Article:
In Which It’s All Happening

For most people climate change might be a most unwelcome development, but for cyclists it does at least help to guarantee that the prospects of getting wet on a ride are now almost zero. This Thursday (like every other recent Thursday) was again warm, sunny and dry. Even better was the fact that the air was almost completely still. When you combine all these conditions with probably the best cycling track in Australia you have the recipe for the perfect ride.

Since I was running too late to start at Woori Yallock I decided to drive to Wandin instead and arrived just in time to see Tubby Clarke crossing the Warburton Highway. When he saw me arrive he stopped and waited for me to unpack the bike and join him on the final climb up to COGS. It had been a few weeks since Paul had been free to join us on a Thursday ride and it gave me a chance to catch up with what he had been doing. Was it really TWO years since he made the big decision to become a policeman ?

Alhough we arrived at COGS rather earlier than usual there was already the makings of a peloton taking shape. Over the next 20 minutes yellow clad riders started arriving from all directions and it was obvious that we were in for a large group. One sight I was not prepared for however was Hooters riding up the hill to join us at Mt Evelyn. In 6 years I could not recall a single previous instance when this had taken place. We also had several other guests riding with us for the afternoon and, by the time we were ready to leave, we had at least 23 eager riders.

In order to stop premature bolting from the front I did my best to keep the large group together so that we could enjoy the experience of riding with such a fine looking group. It was not until we passed Wandin that a small group of riders finally broke the restraints and disappeared into the distance, leaving the remaining 20 or so content to stay together all the way to Woori Yallock.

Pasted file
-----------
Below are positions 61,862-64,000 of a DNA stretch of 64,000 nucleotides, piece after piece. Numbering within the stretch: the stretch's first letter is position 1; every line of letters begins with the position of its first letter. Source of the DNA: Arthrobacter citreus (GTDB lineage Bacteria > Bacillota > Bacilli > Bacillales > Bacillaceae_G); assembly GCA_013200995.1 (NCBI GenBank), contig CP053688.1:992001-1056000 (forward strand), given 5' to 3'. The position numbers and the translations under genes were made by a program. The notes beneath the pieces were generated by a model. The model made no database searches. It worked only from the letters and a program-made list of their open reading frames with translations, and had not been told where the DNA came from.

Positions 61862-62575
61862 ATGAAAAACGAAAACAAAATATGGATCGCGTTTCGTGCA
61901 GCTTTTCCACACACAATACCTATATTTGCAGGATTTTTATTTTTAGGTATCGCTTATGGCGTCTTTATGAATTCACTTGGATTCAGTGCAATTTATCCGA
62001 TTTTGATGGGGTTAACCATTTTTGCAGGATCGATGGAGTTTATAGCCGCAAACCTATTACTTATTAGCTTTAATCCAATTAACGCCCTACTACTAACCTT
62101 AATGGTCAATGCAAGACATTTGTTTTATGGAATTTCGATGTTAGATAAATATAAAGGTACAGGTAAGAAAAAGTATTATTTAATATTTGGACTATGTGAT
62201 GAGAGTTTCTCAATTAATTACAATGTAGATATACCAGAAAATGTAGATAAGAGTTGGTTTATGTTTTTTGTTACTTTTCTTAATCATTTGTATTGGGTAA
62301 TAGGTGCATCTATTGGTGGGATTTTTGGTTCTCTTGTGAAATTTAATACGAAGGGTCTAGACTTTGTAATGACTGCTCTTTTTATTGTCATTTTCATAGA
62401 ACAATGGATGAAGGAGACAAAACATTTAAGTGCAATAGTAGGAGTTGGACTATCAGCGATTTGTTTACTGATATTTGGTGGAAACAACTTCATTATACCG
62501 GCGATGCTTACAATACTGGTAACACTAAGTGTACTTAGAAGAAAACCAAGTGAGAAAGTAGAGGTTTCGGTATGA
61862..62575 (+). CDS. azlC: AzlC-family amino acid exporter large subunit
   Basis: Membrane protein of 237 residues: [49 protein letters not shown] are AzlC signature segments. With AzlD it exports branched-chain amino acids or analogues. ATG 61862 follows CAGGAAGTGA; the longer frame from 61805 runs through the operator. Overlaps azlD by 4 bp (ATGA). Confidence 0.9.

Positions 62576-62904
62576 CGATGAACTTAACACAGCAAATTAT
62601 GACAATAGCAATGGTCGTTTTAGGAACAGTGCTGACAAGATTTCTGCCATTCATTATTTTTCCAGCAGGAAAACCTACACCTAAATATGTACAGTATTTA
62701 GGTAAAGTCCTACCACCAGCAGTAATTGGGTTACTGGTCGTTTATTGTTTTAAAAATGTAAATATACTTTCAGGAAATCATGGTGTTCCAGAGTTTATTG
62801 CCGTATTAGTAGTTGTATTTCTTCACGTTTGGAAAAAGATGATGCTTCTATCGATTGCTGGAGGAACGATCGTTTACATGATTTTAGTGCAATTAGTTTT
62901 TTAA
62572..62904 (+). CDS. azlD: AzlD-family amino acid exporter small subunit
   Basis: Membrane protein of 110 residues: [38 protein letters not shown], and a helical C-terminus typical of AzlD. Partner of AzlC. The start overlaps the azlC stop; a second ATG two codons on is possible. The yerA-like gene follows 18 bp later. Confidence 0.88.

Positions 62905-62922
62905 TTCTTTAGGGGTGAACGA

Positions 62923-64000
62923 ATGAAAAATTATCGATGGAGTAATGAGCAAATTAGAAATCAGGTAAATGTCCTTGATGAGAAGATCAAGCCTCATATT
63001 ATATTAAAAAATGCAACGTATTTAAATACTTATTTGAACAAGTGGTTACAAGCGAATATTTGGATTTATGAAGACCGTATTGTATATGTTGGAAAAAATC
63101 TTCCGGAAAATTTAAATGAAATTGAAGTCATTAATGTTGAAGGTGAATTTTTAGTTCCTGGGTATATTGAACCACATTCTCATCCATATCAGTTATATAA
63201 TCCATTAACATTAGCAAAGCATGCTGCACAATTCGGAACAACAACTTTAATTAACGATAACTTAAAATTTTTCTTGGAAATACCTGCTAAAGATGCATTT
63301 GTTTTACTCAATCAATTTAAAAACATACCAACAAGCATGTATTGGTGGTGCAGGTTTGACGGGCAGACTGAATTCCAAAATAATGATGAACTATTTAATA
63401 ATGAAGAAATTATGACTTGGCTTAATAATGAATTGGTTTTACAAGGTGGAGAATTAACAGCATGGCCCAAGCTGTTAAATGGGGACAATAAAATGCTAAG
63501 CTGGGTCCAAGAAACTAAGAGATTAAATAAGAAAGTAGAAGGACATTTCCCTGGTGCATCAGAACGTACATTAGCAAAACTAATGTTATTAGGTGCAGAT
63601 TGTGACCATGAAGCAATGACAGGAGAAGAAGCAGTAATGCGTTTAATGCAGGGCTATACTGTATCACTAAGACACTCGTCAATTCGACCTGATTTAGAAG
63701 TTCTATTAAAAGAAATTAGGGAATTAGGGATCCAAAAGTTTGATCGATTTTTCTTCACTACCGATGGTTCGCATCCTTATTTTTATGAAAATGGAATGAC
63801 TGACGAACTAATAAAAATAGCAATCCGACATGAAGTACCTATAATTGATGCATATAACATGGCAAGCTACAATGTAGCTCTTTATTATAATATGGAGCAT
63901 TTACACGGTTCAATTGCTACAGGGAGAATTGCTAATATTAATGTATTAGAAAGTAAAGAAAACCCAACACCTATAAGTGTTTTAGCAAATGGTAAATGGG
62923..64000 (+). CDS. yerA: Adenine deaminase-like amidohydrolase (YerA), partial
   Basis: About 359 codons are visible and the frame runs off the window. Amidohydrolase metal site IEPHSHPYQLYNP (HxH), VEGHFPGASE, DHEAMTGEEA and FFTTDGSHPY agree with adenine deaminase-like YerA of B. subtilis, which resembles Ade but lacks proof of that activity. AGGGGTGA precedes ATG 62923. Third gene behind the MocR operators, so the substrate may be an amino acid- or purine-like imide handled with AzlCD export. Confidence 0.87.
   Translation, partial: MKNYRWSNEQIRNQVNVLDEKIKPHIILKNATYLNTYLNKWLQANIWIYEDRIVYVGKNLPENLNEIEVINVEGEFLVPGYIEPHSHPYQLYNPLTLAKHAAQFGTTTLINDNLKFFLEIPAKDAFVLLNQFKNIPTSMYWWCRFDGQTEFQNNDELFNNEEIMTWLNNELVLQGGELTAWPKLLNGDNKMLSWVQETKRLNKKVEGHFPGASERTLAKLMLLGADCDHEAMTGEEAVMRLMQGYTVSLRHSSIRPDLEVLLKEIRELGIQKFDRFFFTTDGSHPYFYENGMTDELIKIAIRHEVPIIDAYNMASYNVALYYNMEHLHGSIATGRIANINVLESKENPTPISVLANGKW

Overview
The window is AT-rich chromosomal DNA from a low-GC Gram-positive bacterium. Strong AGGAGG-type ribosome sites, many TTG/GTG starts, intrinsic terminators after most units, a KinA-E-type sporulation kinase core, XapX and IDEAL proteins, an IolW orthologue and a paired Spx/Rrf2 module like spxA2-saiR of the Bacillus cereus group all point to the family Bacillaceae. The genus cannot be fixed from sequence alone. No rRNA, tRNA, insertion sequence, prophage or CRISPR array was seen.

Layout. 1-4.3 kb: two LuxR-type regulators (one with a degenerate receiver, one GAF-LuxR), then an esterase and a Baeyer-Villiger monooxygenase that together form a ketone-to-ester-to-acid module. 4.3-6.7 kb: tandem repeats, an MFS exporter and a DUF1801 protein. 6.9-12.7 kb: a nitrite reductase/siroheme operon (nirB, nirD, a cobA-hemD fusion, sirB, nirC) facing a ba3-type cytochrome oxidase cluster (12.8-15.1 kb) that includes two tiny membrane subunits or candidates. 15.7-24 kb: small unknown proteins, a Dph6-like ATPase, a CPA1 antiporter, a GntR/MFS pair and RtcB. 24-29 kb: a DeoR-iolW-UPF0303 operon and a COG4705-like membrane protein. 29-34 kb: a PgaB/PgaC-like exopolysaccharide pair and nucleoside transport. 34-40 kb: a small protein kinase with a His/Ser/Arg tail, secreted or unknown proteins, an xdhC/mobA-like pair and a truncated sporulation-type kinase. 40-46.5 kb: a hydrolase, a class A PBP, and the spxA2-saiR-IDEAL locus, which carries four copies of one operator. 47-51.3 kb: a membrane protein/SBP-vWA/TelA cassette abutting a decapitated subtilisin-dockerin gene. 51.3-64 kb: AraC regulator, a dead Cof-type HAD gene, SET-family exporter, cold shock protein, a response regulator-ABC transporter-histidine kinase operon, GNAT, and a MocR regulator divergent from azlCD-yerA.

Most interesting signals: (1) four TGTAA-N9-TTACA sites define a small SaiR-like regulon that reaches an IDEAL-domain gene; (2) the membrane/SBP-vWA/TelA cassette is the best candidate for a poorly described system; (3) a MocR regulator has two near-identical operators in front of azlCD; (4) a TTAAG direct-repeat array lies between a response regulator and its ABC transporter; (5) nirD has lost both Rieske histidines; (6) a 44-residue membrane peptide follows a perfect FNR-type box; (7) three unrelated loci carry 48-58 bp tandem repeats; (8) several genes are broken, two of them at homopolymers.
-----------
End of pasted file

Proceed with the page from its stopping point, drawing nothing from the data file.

It is worth noting that as others joined in the ride later during the afternoon, the final attendance grew to 28 riders (I wonder how long it will be before we break the elusive 30 mark?) Considering we had quite a few regulars missing for various reasons I considered this a pretty impressive result. No sooner had we pulled in at Woori Yallock than two eager looking female riders came over and asked how they could get information about joining the Ghostriders. It would appear that new potential recruits are coming from just about everywhere.

In the next section of the ride to Milgrove the main peloton fractured into two groups. We later learned that this was partly caused by the pedal on Terry’s bike parting company with the crank. With the aid of some cable ties from a fellow rider’s helmet, a length of barbed wire from a farmer’s fence, a wad of discarded chewing gum, an old rubber band and a few other bibs and bobs he was soon underway again (albeit only pedalling with one foot).

Since this was Connie’s fourth ride we were looking forward to being able to formally induct her into the Ghostriders. Paul decided to pre-empt official proceedings by performing a welcoming ceremony of his own. Apparently a little known custom of the obscure Worta Worta tribe, who previously inhabited the Milgrove area, was to initiate new warriors by showering them with kangaroo blood. Paul used this as inspiration for exploding a Heinz sauce capsule and showering our newest member with copious quantities of bright red tomato sauce. At least we could be thankful that it wasn’t her official Ghostrider yellow jersey that was permanently stained with hundreds of red spots.

Paul performs the little known “Big Red Initiation” on Connie

After formally welcoming Connie as rider number 78 we were underway again. I always find that, after everyone has a tummy full of coffee and lunch, that the mood in the ride is a lot more relaxed. With the sun sinking lower in the sky and the valley showing early signs of the approaching nightfall, it is hard not to be at peace with the world. After bidding farewell to most of the riders ar Woori Yallock a smaller group of about 6 rode on up to Wandin. This was undertaken at a relaxed pace giving us a chance to solve the world’s problems from the comfort of a bike seat.

Another amazing ride.